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News for Norther Colorado and the world

Thursday, November 27, 2014

Posts Tagged ‘Comet Hartley 2’

Star Night at the LTO, December 17

Star Night at the LTO, December 17

Friday, December 17, 2010  7:00 – 11:00 p.m. Public Star Night at the Little Thompson Observatory, 850 Spartan Ave at Berthoud High School (park east of the high school; directions are posted on www.starkids.org.) The guest speaker for this Friday is Dr John Ristvey, a Senior Director at Mid-continent Research for Education and Learning (McREL). The title of his talk will be: "Comet Mysteries Revealed: A tale of two spacecraft, three comets, and four missions - Oh ... Full Story

EarthSky Tonight—Oct. 29, Last quarter moon marks

EarthSky Tonight—Oct. 29, Last quarter moon marks direction of Earth’s orbital motion

Courtesy of EarthSky A Clear Voice for Science www.EarthSky.org Spot Comet Hartley 2 at the feet of Gemini before moonrise tonight The cool thing about the last quarter moon is that it shows you in which direction our planet Earth is revolving around the sun. At quarter moon, the lunar disk is half-illuminated in sunshine and half-engulfed in the moon’s own shadow. The terminator – the shadow line dividing the lunar day from the lunar night – shows you where it’s sunset on ... Full Story

EarthSky Tonight—Sept. 30, What bright star flashes

EarthSky Tonight—Sept. 30, What bright star flashes red and green in northeast?

Courtesy of EarthSky A Clear Voice for Science www.EarthSky.org Every year in late September and early October, we get questions from people who see a bright star twinkling with red and green flashes, low in the northeastern sky. Capella is a golden star when seen higher up in the sky. If you could travel to it in space, you’d find that it’s actually two golden stars, both with roughly the same surface temperature as our local star, the sun . . . but both larger and brighter than the ... Full Story

EarthSky Tonight—September 28, How to find the

EarthSky Tonight—September 28, How to find the loneliest star

Courtesy of EarthSky A Clear Voice for Science www.EarthSky.org Which star is loneliest? Most people would say the answer is Fomalhaut, a bright star in the constellation Piscis Austrinus the Southern Fish. The coming month or so is the best time to see this star. So, go outside now … and learn to keep company with the loneliest star. On this autumn night, at about 8 to 9 p.m., look for a solitary star that’s peeking out at you just above the southeast horizon. Do you see it? No ... Full Story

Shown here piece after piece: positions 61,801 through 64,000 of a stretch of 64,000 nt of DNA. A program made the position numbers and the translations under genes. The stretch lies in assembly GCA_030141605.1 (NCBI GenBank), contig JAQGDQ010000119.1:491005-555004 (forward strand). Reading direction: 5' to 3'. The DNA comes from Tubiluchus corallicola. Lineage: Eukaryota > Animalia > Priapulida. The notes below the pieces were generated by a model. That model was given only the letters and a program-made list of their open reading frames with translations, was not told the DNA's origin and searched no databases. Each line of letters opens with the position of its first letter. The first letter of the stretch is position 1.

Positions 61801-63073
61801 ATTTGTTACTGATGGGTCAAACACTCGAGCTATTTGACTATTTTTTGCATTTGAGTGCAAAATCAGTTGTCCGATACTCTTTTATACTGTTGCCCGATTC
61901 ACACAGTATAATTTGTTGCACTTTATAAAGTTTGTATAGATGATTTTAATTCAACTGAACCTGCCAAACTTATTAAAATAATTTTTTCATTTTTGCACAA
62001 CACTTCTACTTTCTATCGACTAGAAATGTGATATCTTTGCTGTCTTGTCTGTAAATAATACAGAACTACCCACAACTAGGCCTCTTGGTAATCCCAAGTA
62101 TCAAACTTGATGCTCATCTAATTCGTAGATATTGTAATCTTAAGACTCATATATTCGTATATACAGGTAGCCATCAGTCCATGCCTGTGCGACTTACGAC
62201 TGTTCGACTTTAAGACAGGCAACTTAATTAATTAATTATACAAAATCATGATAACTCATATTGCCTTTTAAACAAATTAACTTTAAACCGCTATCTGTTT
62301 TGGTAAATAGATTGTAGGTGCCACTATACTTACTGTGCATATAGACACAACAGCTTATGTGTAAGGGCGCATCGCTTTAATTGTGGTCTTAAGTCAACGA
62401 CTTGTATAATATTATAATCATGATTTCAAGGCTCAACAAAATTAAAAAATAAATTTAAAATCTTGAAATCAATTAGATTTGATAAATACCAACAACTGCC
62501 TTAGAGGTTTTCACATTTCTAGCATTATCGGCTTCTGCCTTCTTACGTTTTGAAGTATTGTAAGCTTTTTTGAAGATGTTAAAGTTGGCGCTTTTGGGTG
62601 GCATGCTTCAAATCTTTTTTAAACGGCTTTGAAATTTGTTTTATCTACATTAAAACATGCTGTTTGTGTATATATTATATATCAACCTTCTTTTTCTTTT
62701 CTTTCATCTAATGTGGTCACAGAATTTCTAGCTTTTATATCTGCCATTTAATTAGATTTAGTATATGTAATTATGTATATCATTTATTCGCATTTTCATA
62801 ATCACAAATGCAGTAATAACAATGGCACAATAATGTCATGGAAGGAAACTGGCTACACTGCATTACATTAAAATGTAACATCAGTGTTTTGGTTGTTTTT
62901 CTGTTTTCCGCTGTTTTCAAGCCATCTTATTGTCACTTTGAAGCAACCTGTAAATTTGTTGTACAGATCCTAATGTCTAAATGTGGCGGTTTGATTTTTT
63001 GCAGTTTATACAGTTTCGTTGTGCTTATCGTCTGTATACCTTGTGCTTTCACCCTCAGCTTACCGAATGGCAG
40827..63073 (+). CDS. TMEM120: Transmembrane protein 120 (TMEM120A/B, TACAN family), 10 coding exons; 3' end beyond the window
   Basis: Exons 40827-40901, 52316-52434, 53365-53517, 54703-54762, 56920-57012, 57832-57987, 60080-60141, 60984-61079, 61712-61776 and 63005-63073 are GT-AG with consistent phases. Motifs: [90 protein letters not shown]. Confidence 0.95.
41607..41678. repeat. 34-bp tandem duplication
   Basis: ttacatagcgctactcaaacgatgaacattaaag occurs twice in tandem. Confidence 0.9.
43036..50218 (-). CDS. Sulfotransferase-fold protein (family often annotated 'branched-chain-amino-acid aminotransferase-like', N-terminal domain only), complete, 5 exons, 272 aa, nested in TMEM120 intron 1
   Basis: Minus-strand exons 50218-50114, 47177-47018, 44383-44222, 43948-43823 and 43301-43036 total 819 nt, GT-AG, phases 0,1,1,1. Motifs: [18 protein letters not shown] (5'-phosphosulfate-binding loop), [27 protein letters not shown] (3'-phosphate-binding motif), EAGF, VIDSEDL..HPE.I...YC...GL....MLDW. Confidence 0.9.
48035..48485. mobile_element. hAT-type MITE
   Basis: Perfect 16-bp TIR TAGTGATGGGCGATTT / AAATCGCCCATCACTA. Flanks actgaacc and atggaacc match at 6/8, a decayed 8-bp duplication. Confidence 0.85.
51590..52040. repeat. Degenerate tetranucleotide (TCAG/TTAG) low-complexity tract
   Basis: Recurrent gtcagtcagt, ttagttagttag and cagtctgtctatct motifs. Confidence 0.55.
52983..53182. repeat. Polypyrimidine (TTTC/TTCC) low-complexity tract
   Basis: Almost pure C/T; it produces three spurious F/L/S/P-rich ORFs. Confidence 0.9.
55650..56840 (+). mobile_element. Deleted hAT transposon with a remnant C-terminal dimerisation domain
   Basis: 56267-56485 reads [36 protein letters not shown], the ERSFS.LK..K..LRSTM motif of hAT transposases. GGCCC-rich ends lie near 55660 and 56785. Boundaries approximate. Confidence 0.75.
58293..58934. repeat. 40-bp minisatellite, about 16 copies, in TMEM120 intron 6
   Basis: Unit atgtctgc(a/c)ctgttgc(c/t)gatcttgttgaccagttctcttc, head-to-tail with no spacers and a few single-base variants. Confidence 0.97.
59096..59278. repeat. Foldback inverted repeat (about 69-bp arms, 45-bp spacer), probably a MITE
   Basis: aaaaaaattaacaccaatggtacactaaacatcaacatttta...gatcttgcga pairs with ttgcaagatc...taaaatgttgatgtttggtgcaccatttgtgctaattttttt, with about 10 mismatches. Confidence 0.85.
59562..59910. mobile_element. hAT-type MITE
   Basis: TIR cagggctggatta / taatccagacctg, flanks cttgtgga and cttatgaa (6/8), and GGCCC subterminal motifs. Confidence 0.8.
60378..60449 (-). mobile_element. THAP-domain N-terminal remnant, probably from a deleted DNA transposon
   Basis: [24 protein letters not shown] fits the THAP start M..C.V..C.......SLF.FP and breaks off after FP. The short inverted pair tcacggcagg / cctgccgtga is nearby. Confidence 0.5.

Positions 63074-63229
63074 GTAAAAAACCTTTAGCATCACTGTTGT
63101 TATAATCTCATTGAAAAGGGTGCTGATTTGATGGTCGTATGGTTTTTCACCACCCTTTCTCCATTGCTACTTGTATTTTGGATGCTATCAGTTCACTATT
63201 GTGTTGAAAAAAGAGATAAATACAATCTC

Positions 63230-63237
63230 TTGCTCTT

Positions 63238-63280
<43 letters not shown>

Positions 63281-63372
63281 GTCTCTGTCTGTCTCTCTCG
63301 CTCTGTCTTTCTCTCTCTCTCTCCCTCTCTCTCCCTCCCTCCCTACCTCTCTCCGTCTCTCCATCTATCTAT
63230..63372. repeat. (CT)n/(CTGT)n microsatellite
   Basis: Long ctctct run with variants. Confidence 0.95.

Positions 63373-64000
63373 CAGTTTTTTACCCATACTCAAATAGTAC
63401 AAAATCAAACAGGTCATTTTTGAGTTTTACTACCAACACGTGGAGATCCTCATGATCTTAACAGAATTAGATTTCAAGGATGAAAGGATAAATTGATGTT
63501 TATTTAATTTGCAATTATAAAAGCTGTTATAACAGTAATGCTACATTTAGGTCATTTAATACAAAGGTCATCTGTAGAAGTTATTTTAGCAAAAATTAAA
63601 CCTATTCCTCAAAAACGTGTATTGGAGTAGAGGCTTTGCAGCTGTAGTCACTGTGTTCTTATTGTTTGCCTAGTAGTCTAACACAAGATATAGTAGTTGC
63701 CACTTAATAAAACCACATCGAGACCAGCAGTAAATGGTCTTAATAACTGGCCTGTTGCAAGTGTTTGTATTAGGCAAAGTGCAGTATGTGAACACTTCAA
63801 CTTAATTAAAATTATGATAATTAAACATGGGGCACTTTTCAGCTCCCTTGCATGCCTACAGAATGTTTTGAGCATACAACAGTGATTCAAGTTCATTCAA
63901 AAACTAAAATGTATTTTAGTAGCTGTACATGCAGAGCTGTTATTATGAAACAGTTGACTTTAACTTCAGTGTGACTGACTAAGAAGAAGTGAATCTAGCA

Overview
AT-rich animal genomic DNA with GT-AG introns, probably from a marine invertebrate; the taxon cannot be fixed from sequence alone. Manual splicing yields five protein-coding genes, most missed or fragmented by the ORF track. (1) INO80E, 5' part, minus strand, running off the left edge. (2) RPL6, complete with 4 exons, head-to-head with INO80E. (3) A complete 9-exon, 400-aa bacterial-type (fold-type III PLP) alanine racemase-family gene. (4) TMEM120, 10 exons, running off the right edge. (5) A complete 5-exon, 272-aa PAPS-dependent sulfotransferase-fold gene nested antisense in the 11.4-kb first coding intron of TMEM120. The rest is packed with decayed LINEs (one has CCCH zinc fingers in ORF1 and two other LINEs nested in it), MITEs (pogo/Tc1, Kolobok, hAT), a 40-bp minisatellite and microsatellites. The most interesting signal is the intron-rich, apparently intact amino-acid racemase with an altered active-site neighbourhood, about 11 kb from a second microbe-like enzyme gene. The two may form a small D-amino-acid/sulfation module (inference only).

EarthSky Tonight—September 22, Harvest moon,

EarthSky Tonight—September 22,  Harvest moon, Jupiter, Autumn equinox

Courtesy of EarthSky A Clear Voice for Science www.EarthSky.org Comet Hartley 2 might brighten to binocular object in late September The equinox falls at 9:09 p.m. on this Wednesday evening, according to clocks set to Mountain Daylight Time. That translates to 3:09 a.m. tomorrow – on Thursday, September 23 – Universal Time. So some calendars will show today as the equinox, and others will show tomorrow. Everything you need to know about the autumnal equinox of 2010 Here are ... Full Story

EarthSky Tonight—September 17, Close-up on

EarthSky Tonight—September 17,  Close-up on constellation Perseus the Hero and Demon Star

Courtesy of EarthSky A Clear Voice for Science www.EarthSky.org Will you be able to see the ‘demon’ star in the constellation Perseus the Hero tonight? Yesterday’s chart showed you how to use the constellation Cassiopeia to locate Perseus in the northeast at mid to late evening. The brightest star in Perseus is Alpha Persei, whose proper name is Mirfak, pronounced MEER-fak. Comet Hartley 2 passes in front of Cassiopeia, Perseus in autumn 2010 Meanwhile, the best-known star ... Full Story

EarthSky Tonight—Sept 16, Cassiopeia and Perseus in

EarthSky Tonight—Sept 16, Cassiopeia and Perseus in northeast on September evenings

Courtesy of EarthSky A Clear Voice for Science www.EarthSky.org At this time of year, if you are in the northern hemisphere, try looking northeast at mid to late evening for two prominent constellations, Cassiopeia and Perseus. Learn these constellations now, and you may be able catch Comet Hartley 2 in front of Cassiopeia in late September and the first week in October. Then watch as the comet passes through Perseus until October 17. Comet Hartley 2 might brighten to binocular object ... Full Story

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